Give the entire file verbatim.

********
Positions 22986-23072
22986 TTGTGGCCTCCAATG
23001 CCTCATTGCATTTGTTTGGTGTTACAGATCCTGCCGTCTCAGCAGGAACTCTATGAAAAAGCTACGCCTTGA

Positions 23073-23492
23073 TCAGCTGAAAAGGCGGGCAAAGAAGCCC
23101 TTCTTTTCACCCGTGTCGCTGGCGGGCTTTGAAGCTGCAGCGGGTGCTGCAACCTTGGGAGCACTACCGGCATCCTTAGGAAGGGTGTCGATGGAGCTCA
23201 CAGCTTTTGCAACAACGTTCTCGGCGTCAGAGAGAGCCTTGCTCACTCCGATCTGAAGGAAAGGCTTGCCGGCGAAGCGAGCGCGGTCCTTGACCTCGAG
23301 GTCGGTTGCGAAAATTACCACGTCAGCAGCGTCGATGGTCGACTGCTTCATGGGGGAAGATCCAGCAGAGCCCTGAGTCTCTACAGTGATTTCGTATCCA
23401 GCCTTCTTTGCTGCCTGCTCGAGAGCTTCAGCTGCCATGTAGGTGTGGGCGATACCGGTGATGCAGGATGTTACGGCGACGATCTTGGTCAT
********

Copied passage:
Positions 22986-23072
22986 TTGTGGCCTCCAATG
23001 CCTCATTGCATTTGTTTGGTGTTACAGATCCTGCCGTCTCAGCAGGAACTCTATGAAAAAGCTACGCCTTGA

Positions 23073-23492
23073 TCAGCTGAAAAGGCGGGCAAAGAAGCCC
23101 TTCTTTTCACCCGTGTCGCTGGCGGGCTTTGAAGCTGCAGCGGGTGCTGCAACCTTGGGAGCACTACCGGCATCCTTAGGAAGGGTGTCGATGGAGCTCA
23201 CAGCTTTTGCAACAACGTTCTCGGCGTCAGAGAGAGCCTTGCTCACTCCGATCTGAAGGAAAGGCTTGCCGGCGAAGCGAGCGCGGTCCTTGACCTCGAG
23301 GTCGGTTGCGAAAATTACCACGTCAGCAGCGTCGATGGTCGACTGCTTCATGGGGGAAGATCCAGCAGAGCCCTGAGTCTCTACAGTGATTTCGTATCCA
23401 GCCTTCTTTGCTGCCTGCTCGAGAGCTTCAGCTGCCATGTAGGTGTGGGCGATACCGGTGATGCAGGATGTTACGGCGACGATCTTGGTCAT